How do you handle your troubles? Where do you keep them? In your stressed voice, or on your face as you meet people? Do you carry them with you or can you put them aside when you come home or meet friends and family? 

Jesus said, "Do not worry about tomorrow, for tomorrow will worry about itself. Each day has enough trouble of its own." (Matthew 6:34) I like that phrase, "tomorrow will worry about itself." Our Lord is our "Trouble Tree," the One we can mentally or spiritually touch and leave our worries with Him. 

Jesus went to Calvary's cross, the greatest Trouble Tree on earth. There He left our sins, our guilt and our condemnation. By faith, we can do the same.

Can you reach out to your Trouble Tree to help yourself and others?

Tuesday, May 7, 2013


"Come to me, all who labor and are heavy laden, and I will give you rest." May 5 is my birthday. When I lived in California, I learned of the Cinco de Mayo celebration among Hispanics in many communities. It is a celebration of Mexican heritage and to commemorate the an unlikely victory of the Mexican army over French forces at the Battle of Puebla on May 5, 1862.

Jesus' Word from Matthew 11:28 is one of the most encouraging of all the Bible passages He has given us. If you are tired, come to Jesus. If you feel like the weight of the world is on your shoulders, come to Jesus. If the heaviness of life is crushing you, come to Jesus. Come to the Lord and He will give you rest.

Jesus said that all things have been handed over to Him by the Father. Because He is truly human, He understands completely bearing the burdens of our world. He understands the burden of human sin and the devastation it causes. 

Sin has the power to destroy families, churches and the world itself. But Jesus has already defeated sin. Satan has been beaten on the cross! We do not have to carry the burden of our sins any longer. Jesus did that for us fully and completely on Calvary. And when God finishes something, it is truly finished! We do not have to do it over again. There is no burden Jesus cannot help us carry.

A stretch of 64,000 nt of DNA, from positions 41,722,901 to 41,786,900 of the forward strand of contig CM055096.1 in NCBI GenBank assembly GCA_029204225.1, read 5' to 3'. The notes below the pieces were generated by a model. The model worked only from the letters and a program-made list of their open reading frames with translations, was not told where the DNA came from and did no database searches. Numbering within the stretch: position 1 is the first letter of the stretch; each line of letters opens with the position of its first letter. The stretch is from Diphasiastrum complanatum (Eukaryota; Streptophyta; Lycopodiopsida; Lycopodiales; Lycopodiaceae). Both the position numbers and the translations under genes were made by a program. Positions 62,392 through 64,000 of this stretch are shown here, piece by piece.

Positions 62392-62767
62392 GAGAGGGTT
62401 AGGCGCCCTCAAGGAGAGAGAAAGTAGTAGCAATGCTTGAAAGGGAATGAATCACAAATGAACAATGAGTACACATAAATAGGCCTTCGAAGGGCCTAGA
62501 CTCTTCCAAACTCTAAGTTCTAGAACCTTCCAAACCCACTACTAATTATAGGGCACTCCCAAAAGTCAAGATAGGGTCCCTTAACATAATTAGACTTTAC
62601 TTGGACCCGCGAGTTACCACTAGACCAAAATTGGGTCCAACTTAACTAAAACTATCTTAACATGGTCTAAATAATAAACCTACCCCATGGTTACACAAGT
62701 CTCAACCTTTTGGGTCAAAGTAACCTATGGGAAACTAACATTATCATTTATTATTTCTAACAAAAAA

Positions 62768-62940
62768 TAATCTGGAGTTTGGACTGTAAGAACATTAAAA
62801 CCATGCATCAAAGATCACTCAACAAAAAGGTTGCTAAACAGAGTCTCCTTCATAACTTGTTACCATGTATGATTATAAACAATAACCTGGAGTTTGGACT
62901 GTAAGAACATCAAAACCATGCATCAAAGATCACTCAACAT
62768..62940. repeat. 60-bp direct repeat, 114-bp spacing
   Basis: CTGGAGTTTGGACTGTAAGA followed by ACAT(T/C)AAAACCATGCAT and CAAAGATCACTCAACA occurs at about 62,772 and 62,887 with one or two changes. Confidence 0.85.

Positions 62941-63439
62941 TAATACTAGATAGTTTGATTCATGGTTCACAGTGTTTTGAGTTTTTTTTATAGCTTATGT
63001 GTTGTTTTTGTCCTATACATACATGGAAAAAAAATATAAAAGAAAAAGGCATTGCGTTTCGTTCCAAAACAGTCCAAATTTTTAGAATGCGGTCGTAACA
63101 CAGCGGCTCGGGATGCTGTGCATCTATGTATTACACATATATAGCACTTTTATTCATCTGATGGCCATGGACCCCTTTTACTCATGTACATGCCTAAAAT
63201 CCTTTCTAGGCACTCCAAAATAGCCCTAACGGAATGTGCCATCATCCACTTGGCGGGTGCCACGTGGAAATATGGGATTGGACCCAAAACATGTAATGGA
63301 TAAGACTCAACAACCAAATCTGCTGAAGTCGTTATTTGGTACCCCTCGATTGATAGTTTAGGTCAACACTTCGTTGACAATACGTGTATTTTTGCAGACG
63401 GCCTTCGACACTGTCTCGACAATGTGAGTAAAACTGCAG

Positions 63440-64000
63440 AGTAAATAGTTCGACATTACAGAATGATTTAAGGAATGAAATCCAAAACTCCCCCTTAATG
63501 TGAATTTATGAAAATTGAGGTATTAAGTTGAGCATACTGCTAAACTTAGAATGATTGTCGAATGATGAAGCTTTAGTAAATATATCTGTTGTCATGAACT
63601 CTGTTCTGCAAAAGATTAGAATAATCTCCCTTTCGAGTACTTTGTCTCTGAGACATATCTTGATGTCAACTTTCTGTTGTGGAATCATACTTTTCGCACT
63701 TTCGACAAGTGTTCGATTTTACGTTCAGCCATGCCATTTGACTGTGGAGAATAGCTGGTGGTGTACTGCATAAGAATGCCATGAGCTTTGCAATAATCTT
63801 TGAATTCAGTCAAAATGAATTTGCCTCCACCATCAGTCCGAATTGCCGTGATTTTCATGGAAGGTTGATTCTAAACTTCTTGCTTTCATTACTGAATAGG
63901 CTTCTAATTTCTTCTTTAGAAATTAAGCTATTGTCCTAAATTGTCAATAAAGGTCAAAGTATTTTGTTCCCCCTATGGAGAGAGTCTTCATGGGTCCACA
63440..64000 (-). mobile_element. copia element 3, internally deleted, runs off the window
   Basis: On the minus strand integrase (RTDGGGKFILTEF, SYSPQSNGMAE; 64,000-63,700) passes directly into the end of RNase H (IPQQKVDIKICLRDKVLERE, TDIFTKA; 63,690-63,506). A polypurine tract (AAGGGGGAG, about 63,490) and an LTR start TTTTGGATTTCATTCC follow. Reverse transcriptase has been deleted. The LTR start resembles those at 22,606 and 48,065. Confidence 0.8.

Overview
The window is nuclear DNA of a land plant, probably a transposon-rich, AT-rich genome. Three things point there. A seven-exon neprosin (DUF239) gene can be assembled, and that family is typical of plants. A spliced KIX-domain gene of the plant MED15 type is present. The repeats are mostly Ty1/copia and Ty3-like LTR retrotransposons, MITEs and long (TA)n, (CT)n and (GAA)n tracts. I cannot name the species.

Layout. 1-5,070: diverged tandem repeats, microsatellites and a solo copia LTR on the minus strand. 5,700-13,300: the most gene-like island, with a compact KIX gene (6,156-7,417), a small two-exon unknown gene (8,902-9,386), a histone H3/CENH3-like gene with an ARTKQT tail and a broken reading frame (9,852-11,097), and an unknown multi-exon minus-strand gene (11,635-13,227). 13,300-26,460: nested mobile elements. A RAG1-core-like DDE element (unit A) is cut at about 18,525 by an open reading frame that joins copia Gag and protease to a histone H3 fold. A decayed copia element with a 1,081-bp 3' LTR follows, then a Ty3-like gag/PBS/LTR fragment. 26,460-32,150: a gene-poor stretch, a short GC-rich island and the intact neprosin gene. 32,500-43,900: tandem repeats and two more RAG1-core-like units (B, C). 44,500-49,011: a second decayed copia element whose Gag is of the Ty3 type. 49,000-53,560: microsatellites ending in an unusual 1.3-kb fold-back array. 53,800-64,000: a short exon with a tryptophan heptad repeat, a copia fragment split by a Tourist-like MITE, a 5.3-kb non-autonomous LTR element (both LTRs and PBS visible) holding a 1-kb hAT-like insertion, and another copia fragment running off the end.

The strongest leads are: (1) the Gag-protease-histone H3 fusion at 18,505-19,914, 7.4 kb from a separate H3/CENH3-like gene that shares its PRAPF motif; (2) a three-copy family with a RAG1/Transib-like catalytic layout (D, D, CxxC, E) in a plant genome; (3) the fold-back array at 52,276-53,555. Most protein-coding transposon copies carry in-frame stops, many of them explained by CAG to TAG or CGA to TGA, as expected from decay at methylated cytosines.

Several boys in a small town were playing on abandoned railroad tracks. One small boy was clumsy and the bigger boys made fun of him. They all decided to see how far they could walk while balancing on a single track. The big boys walked a long ways before falling off. The wobbly little fellow barely walked a few steps before he fell, so they laughed at him. But one of them said to the little guy, "Hold my hand!" And the two boys walked the tracks together, holding hands side by side, one on one track and one on the other. Together they walked three times as far as those who walked alone. Two together did what one could not do alone.

Jesus walks beside us too. He holds our hand when we are shaky and leads us when we are unsure or weary of the wald. He will even carry us when we are too tired. It's His promise, and Jesus never goes back on his promises.

Jesus, teach me how to help someone when they are tired and weary. Amen.
(Devotion taken from DAILY WORD FROM JESUS, my e-book of devotions for each day of the year)